Zanubrutinib makes it onto PBS for WM

4 minute read

Brukinsa, a second gen IBK inhibitor, gives people with Waldenstrom’s macroglobulinemia another option after chemotherapy, with fewer side-effects than its predecessor.

Zanubrutinib, a next generation selective bruton tyrosine kinase (BTK) inhibitor, is now available on the PBS to patients with Waldenstrom’s macroglobulinemia (WM) who relapse, or for whom chemotherapy is unsuitable as a first line treatment.

Up until now, Australians with WM, a rare type of slow-growing non-Hodgkins Lymphoma, have been unable to access BTK inhibitors after receiving frontline immune-chemotherapy, either with rituximab and bendamustine (R-Benda), or rituximab with dexamethasone, rituximab and cyclophosphamide (oral) (DRC).

The PBS never listed the first generation BTK, ibrutinib, despite its proven effectiveness against WM in relapsed patients.

“The reality is, most people with WM in Australia, about 60-70%, were actually on clinical trials with either ibrutinib or zanubrutinib,” said zanubrutinib global lead Professor Constantine Tam from the Peter MacCallum Cancer Centre.

But others were missing out, he said, especially those in rural areas.

Professor Tan said patients who previously had chemotherapy now had another option for second line treatment, thereby avoiding the risk of secondary cancers and other possible chemotherapy complications.

“The other group the drug is funded for, which was a bit of a surprise, is frontline treatment for those less suitable for chemotherapy on the basis of comorbidities,” said Professor Tam.

“Ibrutinib is quite dirty. It hits a number of different enzymes which accounts for side-effects including atrial fibrillation and bleeding. With zanubrutinab, those side-effects are still present, but at a much lower level.”

Professor Constantine Tan

Zanubrutinib (commercially known as Brukinsa) was developed after the use of ibrutinib, the first BTK inhibitor, became the standard of care in Europe and America, explained Professor Tan.

The drug is made by Chinese company BeiGene, but Professor Tan has been involved since designing the first trial in all lymphomas in 2014, recruiting the first 25 patients in the world in Melbourne and showing the drug was very effective.

“The main advantage is that it’s a lot cleaner than ibrutinib,” he said.

“Ibrutinib is quite dirty. It hits a number of different enzymes which accounts for side-effects including atrial fibrillation and bleeding. With zanubrutinab, those side-effects are still present, but at a much lower level.”

In head-to-head studies with ibrutinib, Professor Tan said zanubrutinib clearly demonstrated better efficacy in CLL.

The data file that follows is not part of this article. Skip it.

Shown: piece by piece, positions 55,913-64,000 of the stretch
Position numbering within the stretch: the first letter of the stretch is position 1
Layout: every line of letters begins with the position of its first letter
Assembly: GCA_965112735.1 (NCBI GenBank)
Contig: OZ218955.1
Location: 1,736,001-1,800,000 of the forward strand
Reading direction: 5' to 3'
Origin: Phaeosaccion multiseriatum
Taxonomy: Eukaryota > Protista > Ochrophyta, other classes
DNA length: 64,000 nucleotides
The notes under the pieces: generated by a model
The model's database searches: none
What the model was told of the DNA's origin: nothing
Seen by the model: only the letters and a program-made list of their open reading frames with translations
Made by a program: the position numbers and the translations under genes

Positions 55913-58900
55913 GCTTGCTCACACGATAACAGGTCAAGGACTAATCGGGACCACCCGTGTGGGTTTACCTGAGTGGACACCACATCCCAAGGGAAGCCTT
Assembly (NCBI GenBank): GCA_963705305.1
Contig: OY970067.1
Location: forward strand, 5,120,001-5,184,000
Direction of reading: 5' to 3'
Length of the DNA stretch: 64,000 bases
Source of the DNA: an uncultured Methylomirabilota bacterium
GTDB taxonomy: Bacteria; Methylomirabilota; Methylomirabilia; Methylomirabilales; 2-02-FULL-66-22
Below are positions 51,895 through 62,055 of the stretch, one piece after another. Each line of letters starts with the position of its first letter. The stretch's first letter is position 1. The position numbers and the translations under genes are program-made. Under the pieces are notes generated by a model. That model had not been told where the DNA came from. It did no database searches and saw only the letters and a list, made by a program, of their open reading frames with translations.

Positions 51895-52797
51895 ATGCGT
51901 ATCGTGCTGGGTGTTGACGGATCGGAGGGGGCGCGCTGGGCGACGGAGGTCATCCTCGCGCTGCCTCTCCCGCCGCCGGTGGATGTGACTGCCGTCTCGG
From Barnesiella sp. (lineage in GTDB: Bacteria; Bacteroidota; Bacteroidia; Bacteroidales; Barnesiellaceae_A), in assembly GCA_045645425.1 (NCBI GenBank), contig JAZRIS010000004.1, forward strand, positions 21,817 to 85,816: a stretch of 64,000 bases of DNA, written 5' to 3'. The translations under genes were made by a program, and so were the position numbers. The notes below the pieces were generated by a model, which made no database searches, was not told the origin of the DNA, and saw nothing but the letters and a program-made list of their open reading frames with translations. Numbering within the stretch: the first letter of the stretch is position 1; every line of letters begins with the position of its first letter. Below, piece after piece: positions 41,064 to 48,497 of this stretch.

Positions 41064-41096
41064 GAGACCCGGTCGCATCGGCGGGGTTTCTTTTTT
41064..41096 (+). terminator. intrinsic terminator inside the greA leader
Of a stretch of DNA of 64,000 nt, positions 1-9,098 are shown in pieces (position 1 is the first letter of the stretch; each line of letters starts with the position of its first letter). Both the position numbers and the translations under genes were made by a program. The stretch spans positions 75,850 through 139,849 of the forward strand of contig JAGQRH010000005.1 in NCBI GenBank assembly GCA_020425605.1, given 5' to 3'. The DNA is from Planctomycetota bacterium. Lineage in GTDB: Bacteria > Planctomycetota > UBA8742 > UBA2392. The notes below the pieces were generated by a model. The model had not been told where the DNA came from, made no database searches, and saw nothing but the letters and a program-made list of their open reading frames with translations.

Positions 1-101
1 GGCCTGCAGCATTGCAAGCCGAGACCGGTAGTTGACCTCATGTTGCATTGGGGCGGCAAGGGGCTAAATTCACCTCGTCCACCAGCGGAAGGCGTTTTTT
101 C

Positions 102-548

“In the head-to-head study on Waldenstrom’s, zanubrutinab response rates were higher but didn’t meet the P value, although they came very, very close,” said Professor Tam.

The original 2014 cohort included some with Waldenstrom’s, he said. “So we’ve got as much as eight years’ follow up on those patients. Some have relapsed, and some are doing fine.

“In the randomised study, there is a trend to improved progression-free survival with zanubrutinib, but that’s not statistically significant just yet. We think it’s at least as good as ibrutinib. Only time will tell. It’s certainly less toxic.”

Professor Judith Trotman, head of haematology at Concord Repatriation General Hospital in Sydney, told Oncology Republic that zanubrutinib was a “life-saving and life-changing” therapy for people with WM.

“It’s thrilling that this medication, which is so well tolerated, is now PBS-approved for this rare patient population.”

Professor Trotman said immuno-chemotherapy continues to be the best first line treatment for most people with WM.

“WM is generally a very indolent, very slowly progressing lymphoma. With close monitoring, most people are usually well enough to tolerate gentle immuno-chemotherapy and that’s time limited. They can save their zanubrutinib for use when they relapse in later years.”

Zanubrutinib is an immunosuppressive therapy that needs to be taken continuously and indefinitely, as opposed to a finite course of chemotherapy, but it was so well tolerated that patients did not have a problem with that, said Professor Trotman.

“People get into the habit of taking it and they know if they don’t, their symptoms will come back.”

Furthermore, she said it didn’t matter if people forgot the occasional dose or didn’t take their dose at the same time each day. “It’s very straightforward for most patients,” she said.

“Unfortunately in our COVAX-lymphoma study we found that patients on BTK inhibitors mount a very poor antibody response to covid vaccination. “Patients need to be aware that just like rituximab and chemotherapy suppresses B cell response to vaccination, so do these BTK inhibitors. They’re generally quite familiar with that concept,” said Professor Trotman.

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